Valkia the Bloody by Sarah Cawkwell – Advance Review [Lord of the Night]

Valkia is like a well-crafted sword, beautiful and guaranteed to shed rivers of blood.

Lord of the Night reviews the gore-drenched Valkia the Bloody, the latest in the gripping Warhammer Fantasy Heroes series, by Sarah Cawkwell.

“An epic novel, dripping with blood and viscera, that chronicles one woman’s journey from inquisitive child to the consort and champion of the War-Given-Form.”

Its been good to get some Warhammer Fantasy reading done and add to it that Valkia the Bloody is the second novel of Sarah “Pyroriffic” Cawkwell and it was even more delightful to read. I was thoroughly rewarded as I found Valkia the Bloody to be an epic tale of blood, power, revenge and even a strange variant of love.

Valkia of the Schwarzvolf desires one thing above all else, the power to make her people great and prove that a woman can rule. From birth she has expected that she will rule the Schwarzvolf in her father’s place, despite the expectations of motherhood and shieldbearing placed upon her. But Valkia holds the gaze of a far greater being than the simple suitors who court her for her feral and pale beauty, a suitor that will beckon her to the end of the world and reshape her destiny in ways she could never have imagined.

The story of the novel is actually what I had expected in its broad strokes, the history of Valkia the Bloody and her rise to power which I greatly enjoyed reading. Sarah expands on Valkia’s tale adding in a whole new layer to the Gorequeen, her personal life and trials before becoming the Blood God’s Consort would have been enjoyable even on their own, and as the story proceeds into fairly familar territory to any Army Book readers it only becomes even more enjoyable as small details are expanded on and the large details are fully brought to life and made even better.

Valkia is like a well-crafted sword, beautiful and guaranteed to shed rivers of blood.

The characters are a very interesting group. Valkia is of course as we’d expect her to be, an uncompromising warrioress who takes great delight in slaughtering her enemies but has a surprising core of honor, and her evolution into the Gorequeen provokes many changes into her character and provides an interesting insight into the mind of one of Khorne’s own. Another character I found to be remarkable was Locephax, a Daemon Prince of Slaanesh who managed to be suave and slimy at the same time, and had a devilish air to him as the novel progressed. Other characters include Valkia’s father the proud King Merroc, her twin daughters the ardent Eris and the wise Bellona, and the manipulative Edan, Godspeaker of the Schwarzvolf.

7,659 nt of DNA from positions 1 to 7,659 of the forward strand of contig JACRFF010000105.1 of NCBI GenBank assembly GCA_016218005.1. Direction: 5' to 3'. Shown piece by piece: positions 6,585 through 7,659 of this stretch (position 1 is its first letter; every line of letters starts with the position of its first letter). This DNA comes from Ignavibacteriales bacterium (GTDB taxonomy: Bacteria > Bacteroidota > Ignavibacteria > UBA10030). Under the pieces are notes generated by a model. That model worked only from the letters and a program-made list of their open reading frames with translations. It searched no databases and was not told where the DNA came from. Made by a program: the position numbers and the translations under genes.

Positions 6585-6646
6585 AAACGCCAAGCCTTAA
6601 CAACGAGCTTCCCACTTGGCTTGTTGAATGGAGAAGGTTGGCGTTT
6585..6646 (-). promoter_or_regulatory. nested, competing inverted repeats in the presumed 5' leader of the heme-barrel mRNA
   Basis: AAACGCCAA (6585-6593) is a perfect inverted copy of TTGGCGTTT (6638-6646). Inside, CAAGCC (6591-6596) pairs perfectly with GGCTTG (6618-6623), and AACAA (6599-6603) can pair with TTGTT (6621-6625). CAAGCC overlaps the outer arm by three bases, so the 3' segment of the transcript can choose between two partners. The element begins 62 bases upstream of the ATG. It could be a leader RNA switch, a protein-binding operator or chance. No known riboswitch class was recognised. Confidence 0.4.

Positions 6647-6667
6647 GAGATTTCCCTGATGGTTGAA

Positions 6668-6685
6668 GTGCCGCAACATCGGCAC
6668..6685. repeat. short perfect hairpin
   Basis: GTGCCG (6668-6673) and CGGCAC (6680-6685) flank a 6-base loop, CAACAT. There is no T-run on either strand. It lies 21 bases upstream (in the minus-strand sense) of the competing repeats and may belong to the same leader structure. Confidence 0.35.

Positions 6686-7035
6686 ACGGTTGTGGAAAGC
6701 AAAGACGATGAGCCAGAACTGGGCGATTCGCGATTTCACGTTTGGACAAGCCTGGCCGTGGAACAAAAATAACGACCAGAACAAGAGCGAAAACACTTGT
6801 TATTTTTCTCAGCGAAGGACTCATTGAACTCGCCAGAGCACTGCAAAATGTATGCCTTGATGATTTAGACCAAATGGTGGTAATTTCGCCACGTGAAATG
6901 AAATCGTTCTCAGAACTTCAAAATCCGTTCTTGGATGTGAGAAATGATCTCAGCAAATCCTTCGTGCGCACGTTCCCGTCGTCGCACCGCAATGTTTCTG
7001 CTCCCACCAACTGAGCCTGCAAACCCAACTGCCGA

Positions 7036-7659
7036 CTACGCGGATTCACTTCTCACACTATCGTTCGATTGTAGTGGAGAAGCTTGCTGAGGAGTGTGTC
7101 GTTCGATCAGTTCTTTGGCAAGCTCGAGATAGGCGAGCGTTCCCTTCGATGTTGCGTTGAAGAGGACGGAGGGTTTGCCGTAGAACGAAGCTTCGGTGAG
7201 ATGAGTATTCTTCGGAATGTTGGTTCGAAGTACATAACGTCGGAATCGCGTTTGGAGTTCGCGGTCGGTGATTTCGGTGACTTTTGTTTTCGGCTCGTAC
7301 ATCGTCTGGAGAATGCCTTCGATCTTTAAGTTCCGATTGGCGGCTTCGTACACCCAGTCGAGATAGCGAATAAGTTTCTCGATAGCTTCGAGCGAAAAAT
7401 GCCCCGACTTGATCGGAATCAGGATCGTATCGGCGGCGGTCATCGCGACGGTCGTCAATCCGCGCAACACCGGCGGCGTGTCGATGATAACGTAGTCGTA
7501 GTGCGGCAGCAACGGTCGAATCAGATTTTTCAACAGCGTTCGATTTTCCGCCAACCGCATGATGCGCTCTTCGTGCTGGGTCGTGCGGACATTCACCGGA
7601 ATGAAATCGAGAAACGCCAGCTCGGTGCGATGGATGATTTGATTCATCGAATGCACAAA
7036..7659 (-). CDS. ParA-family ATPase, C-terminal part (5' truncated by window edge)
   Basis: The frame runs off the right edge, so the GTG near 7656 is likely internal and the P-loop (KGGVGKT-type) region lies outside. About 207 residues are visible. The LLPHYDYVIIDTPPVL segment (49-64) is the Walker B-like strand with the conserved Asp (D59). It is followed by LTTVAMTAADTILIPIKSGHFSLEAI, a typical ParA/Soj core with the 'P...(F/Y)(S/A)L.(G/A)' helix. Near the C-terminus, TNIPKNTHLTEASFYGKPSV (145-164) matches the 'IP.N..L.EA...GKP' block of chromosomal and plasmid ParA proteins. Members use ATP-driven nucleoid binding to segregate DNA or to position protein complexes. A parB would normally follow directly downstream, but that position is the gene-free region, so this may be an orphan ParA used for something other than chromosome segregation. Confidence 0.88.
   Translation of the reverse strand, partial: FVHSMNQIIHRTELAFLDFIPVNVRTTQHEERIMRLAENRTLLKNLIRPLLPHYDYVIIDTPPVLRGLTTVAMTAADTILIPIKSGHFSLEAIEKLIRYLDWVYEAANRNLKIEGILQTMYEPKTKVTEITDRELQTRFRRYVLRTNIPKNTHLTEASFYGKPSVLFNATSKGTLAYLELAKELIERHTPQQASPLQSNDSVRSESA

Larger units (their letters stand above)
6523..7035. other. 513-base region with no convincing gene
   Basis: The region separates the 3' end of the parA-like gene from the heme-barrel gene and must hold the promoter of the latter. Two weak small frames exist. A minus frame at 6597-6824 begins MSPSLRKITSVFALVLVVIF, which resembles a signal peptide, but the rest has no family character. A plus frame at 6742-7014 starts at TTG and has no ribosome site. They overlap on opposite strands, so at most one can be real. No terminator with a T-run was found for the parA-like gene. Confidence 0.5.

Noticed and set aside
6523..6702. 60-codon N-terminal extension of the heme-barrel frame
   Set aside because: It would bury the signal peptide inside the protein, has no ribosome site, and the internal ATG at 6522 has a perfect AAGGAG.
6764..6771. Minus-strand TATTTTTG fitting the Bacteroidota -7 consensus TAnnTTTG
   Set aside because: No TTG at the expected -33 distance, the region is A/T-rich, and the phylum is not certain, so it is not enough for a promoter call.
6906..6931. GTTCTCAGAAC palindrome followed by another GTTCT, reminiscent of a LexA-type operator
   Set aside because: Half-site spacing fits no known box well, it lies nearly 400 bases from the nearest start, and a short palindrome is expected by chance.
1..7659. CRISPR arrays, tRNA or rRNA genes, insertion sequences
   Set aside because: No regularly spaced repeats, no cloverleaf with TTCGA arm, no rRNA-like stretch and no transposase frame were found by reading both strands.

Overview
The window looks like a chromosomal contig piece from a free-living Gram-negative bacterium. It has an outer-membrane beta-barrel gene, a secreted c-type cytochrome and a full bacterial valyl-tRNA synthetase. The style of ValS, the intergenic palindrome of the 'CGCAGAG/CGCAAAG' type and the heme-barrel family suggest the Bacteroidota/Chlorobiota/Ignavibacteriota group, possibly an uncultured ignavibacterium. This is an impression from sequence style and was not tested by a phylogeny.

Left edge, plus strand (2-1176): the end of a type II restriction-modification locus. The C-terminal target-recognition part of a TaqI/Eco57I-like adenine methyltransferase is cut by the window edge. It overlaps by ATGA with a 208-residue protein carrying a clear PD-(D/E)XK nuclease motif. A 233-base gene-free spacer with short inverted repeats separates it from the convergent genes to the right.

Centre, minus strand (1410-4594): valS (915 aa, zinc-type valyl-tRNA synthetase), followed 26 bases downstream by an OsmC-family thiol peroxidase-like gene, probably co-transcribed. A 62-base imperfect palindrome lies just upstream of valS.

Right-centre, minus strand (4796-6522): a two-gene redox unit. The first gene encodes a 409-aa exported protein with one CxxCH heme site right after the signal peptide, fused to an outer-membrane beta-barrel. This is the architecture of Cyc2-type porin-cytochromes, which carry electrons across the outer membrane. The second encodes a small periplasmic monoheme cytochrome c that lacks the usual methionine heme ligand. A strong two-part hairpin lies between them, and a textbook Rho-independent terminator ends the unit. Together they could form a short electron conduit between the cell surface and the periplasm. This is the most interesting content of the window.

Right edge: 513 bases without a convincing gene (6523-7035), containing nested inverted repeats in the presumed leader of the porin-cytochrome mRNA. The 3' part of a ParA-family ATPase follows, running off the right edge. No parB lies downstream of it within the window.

The action of the novel is bloody as you would well expect of a Khornate book. Valkia’s spear use is nicely done, giving her a unique feel amongst all the bloody axes and serrated blades that the Norscans favour, and her weapon Slaupnir is a delight as it carves bloody swathes through the array of foes that Valkia faces. The feel of a Khornate force is really captured well in the novel, the disorganized rabble that becomes a potent force of death and gore when provoked. And the duel between Valkia and Locephax is given much more detail and rather than just a duel fought over a slight becomes an epic battle between champions of their gods to prove which is superior.

The pacing of the novel is quite nice, rather than feeling dragged I eagerly devoured the book’s first one-hundred pages and read at least one hundred pages a day and finished the book in three days. Spread out over eighteen named chapters the book is easy to read and never lets the reader grow bored, the surprisingly interesting life of young Valkia and her leadership of the Schwarzvolf is just as engaging as the later sections that introduce the true Gorequeen and kept me engrossed the entire way through.

And now for my favourite quote, as if it could have been anything else,

“Blood for the Blood God! Skulls for his Skull Throne!”

The ending of the story is grim and bloody as it should be. Valkia’s story has been told, and in far more detail than could ever be known, though nobody but the Gorequeen herself will ever truly remember the story as the legends and tales of Valkia the Bloody spread across the North, her blood-soaked existance will continue until the stars themselves burn out.

For a great story that expands brilliantly on the Army Book entry on Valkia, fleshing the woman herself out into a real character whose motivations we can understand and for plenty of Blood for the Blood God! I give Valkia the Bloody a score of 9.2/10, a great score that is made all the better by the fact that this is Sarah’s second novel, and first Warhammer Fantasy novel. She has done a fantastic job and I enjoyed Valkia the Bloody even more than Luthor Huss, my undying love of Chaos puts it over the Sigmarite tale.

Should you buy this book? If your a fan of the Warriors of Chaos and Khorne, then definitely Yes. The same goes if you like the Warhammer Heroes series or would just like to read a novel with a strong female leader. But if none of those things interest you then this book is not for you.

That’s it for this review. Next i’ll be reading Priests of Mars and Malediction, so look out for those down the line. Until next time,


Lord of the Night

Lord of the Night is one of TFF’s original reviewers. He’s done quite a few for TFF and that number keeps expanding. You’ll enjoy his diverse mix of book reviews. Always a treat.